Domestic Hot Water Distribution
Domestic Hot Water Systems are simple in theory – deliver hot water to fixtures – but increasingly complex in practice. A delicate balance between comfort, safety, and energy savings must be addressed in the design, installation, and operation of these systems.
The goal of a Domestic Hot Water Distribution System is to deliver “instant” hot water to fixtures (sinks, showers, kitchens, laundries, etc), and it takes many components working together to accomplish.
Tankless Gas-Fired heaters have become very popular for commercial applications due to their compact size and energy savings. When district steam is available, semi-instantaneous steam-fired heaters can deliver the same benefits. Eliminating a large storage tank keeps the water moving in the system and avoids stagnant water at temperatures that promote bacteria growth.
ASSE 1017 Mixing Valves are required to temper water down if the heaters are generating over 120-125F water. Heaters can generate 140F water to serve a kitchen & laundry, then use a distribution mixing valve to temper the water to 120F for domestic (sinks, showers) consumption.
System Balancing Valves
System balancing is one of the most common issues for a domestic hot water system. Each branch line in the system needs to have sufficient flow to overcome thermal losses in the piping system and maintain temperature. If system flow is unbalanced, there will be cold spots and wait times for hot water at fixtures. Cross connections with the cold water lines (typically from bad fixture check valves) can lower loop temperatures as well.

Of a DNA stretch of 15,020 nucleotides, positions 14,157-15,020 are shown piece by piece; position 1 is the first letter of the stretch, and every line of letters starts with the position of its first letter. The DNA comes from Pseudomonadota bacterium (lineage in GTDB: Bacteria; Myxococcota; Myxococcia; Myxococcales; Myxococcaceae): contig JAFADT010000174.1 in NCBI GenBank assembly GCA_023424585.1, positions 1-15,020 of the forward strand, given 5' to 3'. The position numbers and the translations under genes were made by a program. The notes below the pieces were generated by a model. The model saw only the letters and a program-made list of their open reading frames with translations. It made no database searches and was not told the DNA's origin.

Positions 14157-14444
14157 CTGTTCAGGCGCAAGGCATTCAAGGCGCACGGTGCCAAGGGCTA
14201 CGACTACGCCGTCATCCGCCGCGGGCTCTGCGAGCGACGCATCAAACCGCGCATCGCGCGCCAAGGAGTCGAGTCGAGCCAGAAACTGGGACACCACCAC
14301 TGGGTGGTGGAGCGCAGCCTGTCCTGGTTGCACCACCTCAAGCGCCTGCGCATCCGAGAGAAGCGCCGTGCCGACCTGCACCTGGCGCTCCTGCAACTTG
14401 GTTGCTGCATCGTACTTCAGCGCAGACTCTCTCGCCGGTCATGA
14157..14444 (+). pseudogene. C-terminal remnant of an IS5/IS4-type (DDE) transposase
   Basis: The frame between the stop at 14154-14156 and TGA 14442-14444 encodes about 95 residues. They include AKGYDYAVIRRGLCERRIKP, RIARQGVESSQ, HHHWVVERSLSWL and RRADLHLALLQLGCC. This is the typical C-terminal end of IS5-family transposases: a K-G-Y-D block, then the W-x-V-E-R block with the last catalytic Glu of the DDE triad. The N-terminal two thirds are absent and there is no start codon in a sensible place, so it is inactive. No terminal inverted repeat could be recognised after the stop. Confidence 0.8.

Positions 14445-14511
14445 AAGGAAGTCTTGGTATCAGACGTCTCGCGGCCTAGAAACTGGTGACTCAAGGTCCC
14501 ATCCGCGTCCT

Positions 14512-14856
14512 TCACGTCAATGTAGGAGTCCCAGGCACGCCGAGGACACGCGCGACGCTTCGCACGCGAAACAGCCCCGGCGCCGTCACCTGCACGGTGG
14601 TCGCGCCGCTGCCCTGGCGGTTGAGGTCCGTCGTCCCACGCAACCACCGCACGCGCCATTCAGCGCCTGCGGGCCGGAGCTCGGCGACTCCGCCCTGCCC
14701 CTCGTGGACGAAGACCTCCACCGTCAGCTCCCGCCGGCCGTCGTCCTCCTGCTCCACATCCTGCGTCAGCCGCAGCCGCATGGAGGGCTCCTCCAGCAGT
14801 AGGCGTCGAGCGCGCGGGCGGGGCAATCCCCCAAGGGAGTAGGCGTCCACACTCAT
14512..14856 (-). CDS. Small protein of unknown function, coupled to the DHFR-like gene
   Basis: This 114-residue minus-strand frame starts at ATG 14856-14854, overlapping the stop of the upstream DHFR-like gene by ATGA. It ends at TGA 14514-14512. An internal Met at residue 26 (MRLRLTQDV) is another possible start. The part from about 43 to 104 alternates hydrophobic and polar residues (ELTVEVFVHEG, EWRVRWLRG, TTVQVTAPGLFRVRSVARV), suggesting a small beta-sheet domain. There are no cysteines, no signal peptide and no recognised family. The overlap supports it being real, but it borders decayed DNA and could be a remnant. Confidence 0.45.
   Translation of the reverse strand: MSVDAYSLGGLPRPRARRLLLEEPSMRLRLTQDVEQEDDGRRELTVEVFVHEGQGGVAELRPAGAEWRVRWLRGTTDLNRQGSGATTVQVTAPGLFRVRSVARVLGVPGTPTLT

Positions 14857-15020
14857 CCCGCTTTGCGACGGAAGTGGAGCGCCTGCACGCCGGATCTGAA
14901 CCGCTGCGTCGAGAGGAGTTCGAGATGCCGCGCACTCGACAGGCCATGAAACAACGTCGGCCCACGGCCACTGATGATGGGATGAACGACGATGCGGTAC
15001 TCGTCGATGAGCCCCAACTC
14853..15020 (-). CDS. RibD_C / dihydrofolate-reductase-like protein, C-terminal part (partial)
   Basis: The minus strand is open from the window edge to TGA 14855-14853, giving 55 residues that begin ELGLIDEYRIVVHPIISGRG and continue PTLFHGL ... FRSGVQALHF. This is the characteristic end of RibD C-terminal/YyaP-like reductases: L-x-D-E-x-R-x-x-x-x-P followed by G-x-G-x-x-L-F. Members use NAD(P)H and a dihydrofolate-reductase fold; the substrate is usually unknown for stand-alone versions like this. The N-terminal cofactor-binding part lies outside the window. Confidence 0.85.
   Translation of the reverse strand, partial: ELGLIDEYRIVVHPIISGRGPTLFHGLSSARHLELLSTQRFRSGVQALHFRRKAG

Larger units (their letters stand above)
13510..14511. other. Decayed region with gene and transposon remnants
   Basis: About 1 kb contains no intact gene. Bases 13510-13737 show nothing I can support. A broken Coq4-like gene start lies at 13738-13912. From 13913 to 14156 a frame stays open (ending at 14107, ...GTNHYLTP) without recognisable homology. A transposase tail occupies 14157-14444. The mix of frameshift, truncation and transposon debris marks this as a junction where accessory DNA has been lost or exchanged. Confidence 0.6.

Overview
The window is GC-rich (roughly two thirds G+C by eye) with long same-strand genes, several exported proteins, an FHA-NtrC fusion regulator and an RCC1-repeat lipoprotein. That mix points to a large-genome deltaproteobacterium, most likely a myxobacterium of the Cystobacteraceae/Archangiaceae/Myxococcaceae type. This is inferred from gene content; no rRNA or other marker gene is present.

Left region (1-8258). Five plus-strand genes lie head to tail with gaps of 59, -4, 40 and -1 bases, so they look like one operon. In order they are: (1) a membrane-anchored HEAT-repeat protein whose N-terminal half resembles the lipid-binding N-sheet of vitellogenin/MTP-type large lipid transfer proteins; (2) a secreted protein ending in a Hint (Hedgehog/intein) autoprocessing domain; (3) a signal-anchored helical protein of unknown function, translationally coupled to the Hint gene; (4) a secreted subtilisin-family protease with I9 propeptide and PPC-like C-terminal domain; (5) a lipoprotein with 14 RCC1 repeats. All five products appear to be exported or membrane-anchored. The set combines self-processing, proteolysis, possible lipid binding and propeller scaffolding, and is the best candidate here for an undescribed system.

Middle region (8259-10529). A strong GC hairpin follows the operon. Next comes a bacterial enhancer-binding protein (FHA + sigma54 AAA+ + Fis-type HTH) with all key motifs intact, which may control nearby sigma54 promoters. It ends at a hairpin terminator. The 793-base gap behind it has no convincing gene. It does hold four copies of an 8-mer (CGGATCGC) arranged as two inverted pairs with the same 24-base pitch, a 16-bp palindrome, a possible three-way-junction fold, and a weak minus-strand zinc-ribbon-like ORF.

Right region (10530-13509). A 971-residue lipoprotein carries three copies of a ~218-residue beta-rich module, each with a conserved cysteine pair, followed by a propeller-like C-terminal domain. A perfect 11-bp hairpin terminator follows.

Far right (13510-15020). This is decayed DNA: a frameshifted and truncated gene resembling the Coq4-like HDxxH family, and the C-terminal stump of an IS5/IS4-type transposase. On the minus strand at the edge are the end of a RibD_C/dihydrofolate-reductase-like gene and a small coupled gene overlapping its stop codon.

Flow Balancing Valves, either manual or automatic, will maintain a fixed flow through the branch lines before connecting to the common return line.
Temperature Balancing Valves use a thermal element to modulate the water flow to maintain a constant temperature in the branch line, typically 5-10F below the distribution supply temperature.
Data-Driven Electronic Valves use temperature & flow sensors with a centralized controller to maintain complete system balance.
The return pump provides flow through the system to maintain loop temperature during periods of little to no demand. Water will lose temperature when traveling through the system, and needs to return to the mixing valve and/or heater for reheat to maintain a constant loop temperature. The return pump is sized for this flow rate and the head loss in the loop.
Distributed Hot Water Systems in High-Rise Buildings add the additional challenge of reduced pressure zones. There are two ways to balance these systems.
- High-Pressure Pumps can be used in each reduced pressure zone to return water back to the centralized heaters & mixing valve for reheating.
- A Primary-Secondary heating system with high-pressure high-temperature distribution in the primary loop feeding low-pressure tempered water in each reduced pressure zone with heat exchangers for reheating.